Are we writers or gay writers?

As many of you know, my debut novel Hollowstone drops on June 17 and you can find out more about it here.

I’ll be posting more on my journey in making Hollowstone a reality in the not too distant future.

While promoting the novel, one of the things I’ve discussed is the hardships of being a marginalized writer.

While Hollowstone has many things working in its favor, because it features marginalized characters and tackles bigotry in a pull-no-punches manner, I knew it would disqualify me from many markets. Which is exactly what happened.

And while I was blessed to find a great publisher, a huge part of me mourns the incredible voices and stories we’re missing out on because of such a bigoted industry.

Suffice to say, this post which was forwarded to me, was a most interesting read. Because it’s something I can relate to all too well.

4 thoughts on “Are we writers or gay writers?

  1. I would say both. And one thing that gets me is it’s important to BE a gay writer if writing something with gay characters – it’s certainly something I look for when there are so many books about gay men that aren’t written by gay men – and a goodly portion of them give me grey hairs and a migraine. Being a gay writer when writing stories with gay characters has an important element ofg telling our own stories and preserving a vital element in a very very fraught genre.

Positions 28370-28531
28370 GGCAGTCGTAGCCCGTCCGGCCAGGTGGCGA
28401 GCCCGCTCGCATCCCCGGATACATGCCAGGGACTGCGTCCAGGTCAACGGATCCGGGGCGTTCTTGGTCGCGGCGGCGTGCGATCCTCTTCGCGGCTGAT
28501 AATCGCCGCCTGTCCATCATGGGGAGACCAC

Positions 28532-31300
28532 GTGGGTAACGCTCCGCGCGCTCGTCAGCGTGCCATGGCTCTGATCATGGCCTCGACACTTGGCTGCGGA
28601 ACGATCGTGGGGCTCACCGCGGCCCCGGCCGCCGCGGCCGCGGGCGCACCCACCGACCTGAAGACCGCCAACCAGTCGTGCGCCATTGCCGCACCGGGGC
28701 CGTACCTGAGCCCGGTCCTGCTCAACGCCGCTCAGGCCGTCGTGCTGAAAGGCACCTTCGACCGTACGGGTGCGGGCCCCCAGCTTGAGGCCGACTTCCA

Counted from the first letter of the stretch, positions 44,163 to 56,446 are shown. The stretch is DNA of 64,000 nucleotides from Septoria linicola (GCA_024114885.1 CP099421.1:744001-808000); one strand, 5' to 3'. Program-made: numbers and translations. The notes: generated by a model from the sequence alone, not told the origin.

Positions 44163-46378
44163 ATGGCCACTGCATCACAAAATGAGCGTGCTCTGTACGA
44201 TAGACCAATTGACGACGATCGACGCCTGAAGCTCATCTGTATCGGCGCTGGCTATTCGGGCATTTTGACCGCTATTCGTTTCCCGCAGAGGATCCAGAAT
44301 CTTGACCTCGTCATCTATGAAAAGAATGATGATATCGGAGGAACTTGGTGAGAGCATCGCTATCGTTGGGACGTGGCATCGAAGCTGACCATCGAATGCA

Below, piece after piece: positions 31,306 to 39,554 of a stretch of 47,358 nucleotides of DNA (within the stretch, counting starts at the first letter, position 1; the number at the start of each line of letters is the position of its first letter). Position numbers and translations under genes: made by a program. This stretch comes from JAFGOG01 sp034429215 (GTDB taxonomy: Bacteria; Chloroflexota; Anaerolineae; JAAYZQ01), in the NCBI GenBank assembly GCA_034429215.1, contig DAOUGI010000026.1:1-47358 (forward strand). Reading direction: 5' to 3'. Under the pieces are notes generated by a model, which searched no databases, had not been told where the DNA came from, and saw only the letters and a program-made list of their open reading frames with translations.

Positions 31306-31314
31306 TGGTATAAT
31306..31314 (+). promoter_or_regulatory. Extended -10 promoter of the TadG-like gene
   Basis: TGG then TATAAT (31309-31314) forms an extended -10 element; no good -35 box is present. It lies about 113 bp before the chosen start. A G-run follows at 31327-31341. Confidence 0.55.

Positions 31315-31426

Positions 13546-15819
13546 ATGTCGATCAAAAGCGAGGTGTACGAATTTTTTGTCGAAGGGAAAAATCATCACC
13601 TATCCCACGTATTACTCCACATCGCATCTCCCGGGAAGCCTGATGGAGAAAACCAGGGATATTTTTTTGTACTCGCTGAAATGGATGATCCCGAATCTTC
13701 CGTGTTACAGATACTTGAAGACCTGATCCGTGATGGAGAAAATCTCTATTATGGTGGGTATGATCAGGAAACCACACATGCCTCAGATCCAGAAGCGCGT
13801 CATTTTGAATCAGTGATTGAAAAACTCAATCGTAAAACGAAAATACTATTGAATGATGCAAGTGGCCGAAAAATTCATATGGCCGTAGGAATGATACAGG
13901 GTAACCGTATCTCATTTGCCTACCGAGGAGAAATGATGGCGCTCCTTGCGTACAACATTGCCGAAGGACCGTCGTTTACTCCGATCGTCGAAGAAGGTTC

But sadly, yes, being a marginalised person writing about marginalised things will instantly make you “niche” most of the time, specialty, selective taste, narrow. And it’s not just a bigoted industry (or industries since it applies in everything from publishing to theatre to television to cinema to comics to computer games to advertising – in fact every faction of media imaginable) but also because of a bigoted socioety that seems incapable of accepting marginalsied people in anything more than token, side kick or villain roles.

  2. Yep. It’s a case of ‘damned if you do, damned if you don’t’ – and many ways to be damned in both ‘do’ and ‘don’t’. 😦

    • I have to say he makes a valid point. It’s not unlike Octavia Butler and LA Banks who keep getting lumped into the African American section in bookstores even though their work is distinctly speculative fiction.

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